Can a Notary Sign for a Disabled Person

I've had several appointments during which the signer was unable to physically sign his name to a document. I can see the family members are really worried about this when it happens. Many want to know if they can sign for the signer. I have to explain that unless they've been given a power of attorney by the signer, I am unable to notarize a document signed by them for the signer.

Recently, I had an appointment to notarize a power of attorney for a 92-year-old woman, Mrs. Smith (fictitious name). Mrs. Smith had cancer, but she was fully aware of what was going on and as alert as anyone else in the room, myself included. I was in the room along with Mrs. Smith, her son, Mrs. Smith's caregiver, and a social worker.

Upon arrival, I was told that Mrs. Smith was physically unable to sign the document or make a mark, so her son had decided that he was going to sign for her. I told the son that he could not sign for his mother without the power of attorney. Mrs. Smith asked me if her son could sign for her if she verbally gave him permission. I told Mrs. Smith I could not notarize a document for her signed by her son.

I explained to Mrs. Smith that she could give me permission to sign the document for her (Texas Government Code §406.0165, check your state's notary laws). Once the power of attorney was signed, witnessed, and notarized, her son would then be able to sign for her as attorney-in-fact. Mrs. Smith gave me permission to sign for her, and the social worker agreed to act as a witness.

I signed Mrs. Smith's name to the power of attorney. Under the signature, I wrote the following statement: "Signature affixed by notary in the presence of (name of social worker who was the witness), a disinterested witness, under Section 406.0165, Texas Government Code." I annotated details of this signing in my notary journal.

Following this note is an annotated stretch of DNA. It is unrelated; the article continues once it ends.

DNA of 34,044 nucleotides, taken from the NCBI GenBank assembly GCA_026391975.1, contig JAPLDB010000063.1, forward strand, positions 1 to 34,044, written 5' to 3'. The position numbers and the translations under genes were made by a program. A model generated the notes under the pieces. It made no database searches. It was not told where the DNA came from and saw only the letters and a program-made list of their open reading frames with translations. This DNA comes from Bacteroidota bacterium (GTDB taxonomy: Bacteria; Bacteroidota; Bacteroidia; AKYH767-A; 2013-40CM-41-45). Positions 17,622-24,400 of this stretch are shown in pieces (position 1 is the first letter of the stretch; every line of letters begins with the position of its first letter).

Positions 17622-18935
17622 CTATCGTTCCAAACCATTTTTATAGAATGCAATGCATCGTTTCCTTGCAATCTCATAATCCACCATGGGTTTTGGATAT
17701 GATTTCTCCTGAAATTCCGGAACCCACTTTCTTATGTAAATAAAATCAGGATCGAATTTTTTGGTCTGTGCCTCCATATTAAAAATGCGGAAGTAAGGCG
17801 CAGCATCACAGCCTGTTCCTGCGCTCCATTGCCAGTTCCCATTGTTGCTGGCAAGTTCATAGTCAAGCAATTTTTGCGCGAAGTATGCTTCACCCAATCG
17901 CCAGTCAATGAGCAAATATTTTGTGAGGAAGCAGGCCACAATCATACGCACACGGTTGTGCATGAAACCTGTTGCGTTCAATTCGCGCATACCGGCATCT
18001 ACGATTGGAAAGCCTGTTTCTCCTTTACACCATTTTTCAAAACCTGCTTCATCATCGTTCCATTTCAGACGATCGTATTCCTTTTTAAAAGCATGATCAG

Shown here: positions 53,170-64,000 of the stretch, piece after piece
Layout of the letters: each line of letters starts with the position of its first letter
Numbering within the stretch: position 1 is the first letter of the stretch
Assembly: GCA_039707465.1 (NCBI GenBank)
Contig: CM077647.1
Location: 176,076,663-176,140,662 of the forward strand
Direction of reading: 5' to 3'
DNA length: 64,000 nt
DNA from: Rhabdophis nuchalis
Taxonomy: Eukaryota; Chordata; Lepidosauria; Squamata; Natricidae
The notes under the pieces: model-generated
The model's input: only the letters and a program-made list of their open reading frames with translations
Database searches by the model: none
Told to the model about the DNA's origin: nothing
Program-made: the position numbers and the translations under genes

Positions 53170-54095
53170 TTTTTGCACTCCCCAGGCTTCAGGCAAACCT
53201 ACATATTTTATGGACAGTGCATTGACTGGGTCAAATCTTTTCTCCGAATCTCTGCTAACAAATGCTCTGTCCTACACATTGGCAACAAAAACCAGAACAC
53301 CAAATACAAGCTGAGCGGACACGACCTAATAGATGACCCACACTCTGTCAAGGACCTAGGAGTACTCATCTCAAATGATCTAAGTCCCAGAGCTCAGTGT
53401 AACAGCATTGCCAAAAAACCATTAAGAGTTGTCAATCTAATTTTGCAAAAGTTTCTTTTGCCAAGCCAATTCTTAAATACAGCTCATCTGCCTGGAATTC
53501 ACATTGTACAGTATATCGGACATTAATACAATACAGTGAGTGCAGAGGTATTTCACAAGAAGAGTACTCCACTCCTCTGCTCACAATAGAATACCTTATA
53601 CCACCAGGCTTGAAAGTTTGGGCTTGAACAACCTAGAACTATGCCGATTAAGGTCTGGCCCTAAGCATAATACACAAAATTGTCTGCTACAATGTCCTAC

Each state handles this issue differently. In New Mexico, the notary public can sign for the signer; however, he or she has to do so in the presence of two credible witnesses, and the statement under the signature has to include the two credible witnesses' names and addresses (14-12A-7C NMSA 1978).

Make sure you check your state's notary laws so you'll know how to handle signers who are physically unable to sign or make a mark on a document that is to be notarized.


-- Phyllis Traylor, U.S. Army Retired is a Contributing Writer with the American Association of Notaries


Legal disclaimer: The American Association of Notaries seeks to provide timely articles for notaries to assist them with information and ideas for managing their notary businesses, enhancing their notary educations, and securing their notary supplies but makes no claims, promises, or guarantees about the accuracy, completeness, or adequacy of the information contained . Information in this article is not intended as legal advice. We are not attorneys. We do not pretend to be attorneys. Though we will sometimes provide information regarding federal laws and statutes and the laws and statutes of each state, we have gathered the information from a variety of sources. We do not warrant the information gathered from those sources. It is your responsibility to know the appropriate laws governing your state. Notaries are advised to seek the advice of an attorney in their state if they have legal questions about how to notarize.

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